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What Are You Buying - An Education or An Experience?


It seems like everyone these days is getting on the “Lets do a seminar/conference bandwagon. There are as many “Master classes” and "Certifications in__(fill in the blank) as there are cold cereals in the aisle at the grocery store, and unless you really know the person/organization and know what type of experience you are looking for, you may just be throwing your money down the proverbial toilet.


Content isn’t primarily about the person giving it…it’s about the quality and usefulness of the material being given, about how far this material is going to impact and give further value to your future endeavors.


I have both participated and watched others participate in weekend “Intensives” where promises were implied in the titles that if you attended you would become a world class this or a champion that based on the celebrity of the person running the program – NOT on the success rate of the program/information itself to produce said description.


The intensives/seminars were fun, they got people excited and some people connected with others and some tips were exchanged…and you went away feeling energized (all good things!); - but as the weeks and months went by, think back, did it revolutionize your technique, or your perspective; did you come away with the afore mentioned implied promises any closer at hand?


I used the word “experience” as this is exactly what I meant – current marketing practices extend to “people as brands”- It’s the person/celebrity that you are going to experience…you might come away with a great feeling and a few cool tips, but is the long term value worth what you paid?  Did you really get out of it what was advertised?  I’m not knocking paying for an experience…it’s just different than an education. Experiences can go a long way to change our perspective on ourselves our sport/art and those around us, so all these things can and are positive. But, education has to do with intellectual and practical content – methodical, comprehensive, applicable, and transferable intellectual content. Material (meaning accurate information as well as exercises and personal supervision)


Selling an experience is one thing (and an emotional boost might be just what you need…so then go!) But if you want an education go to a teacher - not a celebrity, go to someone who has taken the courses, understands pedagogy (how to teach/transfer methodology), done the homework, done the field work, put in the hours, months and years to bring you quality transferrable material- in other words substance vs. a feeling.


Whether it be a dancer, gymnast, skater, singer, musician, or fine artist…. The “celebrity” – is first and foremost either an artist or possibly one who merely has charisma – and is most often not trained as a teacher. For example, Mme. Alexandra Danilova - a wonderful artist with the Ballet Russes de Monte Carlo whom I took classes under in the 1970’s, was also a wonderful “repetiteur” (one who passes along the nuances of a particular role to the next generation of dancers) but not, in my opinion, a good teacher, as she was truly a performer who had no understanding, nor did she feel the need to have, of how to teach methodology. In training, methodology comes before art – ALWAYS – and in this generation we all try to skip directly to the “art” – fun, but you can’t fool everyone with a thin veneer of “art”.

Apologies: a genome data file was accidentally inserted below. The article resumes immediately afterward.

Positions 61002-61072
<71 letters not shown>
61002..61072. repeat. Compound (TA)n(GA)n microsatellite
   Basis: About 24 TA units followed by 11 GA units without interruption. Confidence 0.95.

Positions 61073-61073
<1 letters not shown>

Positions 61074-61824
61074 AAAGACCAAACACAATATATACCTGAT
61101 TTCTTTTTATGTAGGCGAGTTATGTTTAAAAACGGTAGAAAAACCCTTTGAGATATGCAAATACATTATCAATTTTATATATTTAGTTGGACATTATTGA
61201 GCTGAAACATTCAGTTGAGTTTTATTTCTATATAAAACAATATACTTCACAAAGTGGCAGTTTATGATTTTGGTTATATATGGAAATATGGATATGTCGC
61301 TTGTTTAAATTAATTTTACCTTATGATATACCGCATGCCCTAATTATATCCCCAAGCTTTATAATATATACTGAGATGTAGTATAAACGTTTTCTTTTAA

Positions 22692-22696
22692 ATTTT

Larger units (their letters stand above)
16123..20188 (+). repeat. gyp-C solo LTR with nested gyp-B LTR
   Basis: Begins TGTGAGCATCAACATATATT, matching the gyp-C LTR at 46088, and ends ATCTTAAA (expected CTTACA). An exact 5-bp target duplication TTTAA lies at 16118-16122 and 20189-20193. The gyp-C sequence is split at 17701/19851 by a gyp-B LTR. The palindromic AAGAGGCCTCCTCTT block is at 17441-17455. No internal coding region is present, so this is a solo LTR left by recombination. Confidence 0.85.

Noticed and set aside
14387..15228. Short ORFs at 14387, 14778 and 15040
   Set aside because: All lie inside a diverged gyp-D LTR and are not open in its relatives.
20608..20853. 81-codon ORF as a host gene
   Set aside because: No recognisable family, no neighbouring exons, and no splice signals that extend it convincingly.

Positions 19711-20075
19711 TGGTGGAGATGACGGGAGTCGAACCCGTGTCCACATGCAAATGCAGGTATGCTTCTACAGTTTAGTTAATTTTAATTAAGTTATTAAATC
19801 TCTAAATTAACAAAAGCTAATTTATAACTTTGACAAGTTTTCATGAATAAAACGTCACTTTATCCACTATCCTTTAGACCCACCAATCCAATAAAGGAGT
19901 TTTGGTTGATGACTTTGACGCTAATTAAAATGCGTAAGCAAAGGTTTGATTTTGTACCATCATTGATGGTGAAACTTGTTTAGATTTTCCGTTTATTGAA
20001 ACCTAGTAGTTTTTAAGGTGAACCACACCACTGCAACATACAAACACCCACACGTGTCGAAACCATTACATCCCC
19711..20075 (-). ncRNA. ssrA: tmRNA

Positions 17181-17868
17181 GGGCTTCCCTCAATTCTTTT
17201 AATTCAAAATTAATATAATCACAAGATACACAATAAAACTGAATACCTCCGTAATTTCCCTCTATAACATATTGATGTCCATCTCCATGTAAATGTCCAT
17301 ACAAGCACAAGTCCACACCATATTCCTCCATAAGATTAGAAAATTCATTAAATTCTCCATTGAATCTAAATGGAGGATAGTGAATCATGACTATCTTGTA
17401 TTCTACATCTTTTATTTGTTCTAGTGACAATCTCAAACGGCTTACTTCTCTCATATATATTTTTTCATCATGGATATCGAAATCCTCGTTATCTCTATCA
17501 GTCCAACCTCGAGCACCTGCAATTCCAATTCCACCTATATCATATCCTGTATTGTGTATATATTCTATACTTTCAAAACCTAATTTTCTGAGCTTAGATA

Artists and celebrities can give you performing experience and some of their charisma may rub off on you temporarily, but again, it is NOT Methodology – it is NOT an education, it is an experience. A few celebrities and artists go on to make fine teachers – but unless they have actually taken classes in methodology they will still merely be teaching you “what worked for them”.


Be aware and make an informed choice as to whether what you want is an Experience (temporary boost) or an Education (long term substance) – each has value…but

they are by no means equal.


On a personally note - Most ballet teachers, especially in the

U.S., have “learned” ballet only by taking classes and trying to remember how they were taught – this is not pedagogy and therefore often hit and miss. Even in most universities

the teachers have not had pedagogy classes in ballet but are speaking merely from personal experiences (which can differ greatly from person to person).

It is often said that the Vaganova Method speaks for itself - the better the teacher is at communicating the pre-designed methodology – the better the students will become…simple as that, not magic, not charisma, not guesswork but the science behind the Method imparted to the students. THIS is what and how I teach whether it be through my books, the DVD, on line courses or in the classroom. Not tips and tricks, not just what worked for me but Pedagogy: transferrable material, knowledge that will equip you to teach anyone effectively and get visible results. It’s not my personality but the accuracy of imparting the information – what to teach, when to teach it, how to teach it, what to look for (physical indications) and how to communicate effectively with your students.



© 2022 Annette T. Thomas and Prime Radiant Press LLC All rights reserved.

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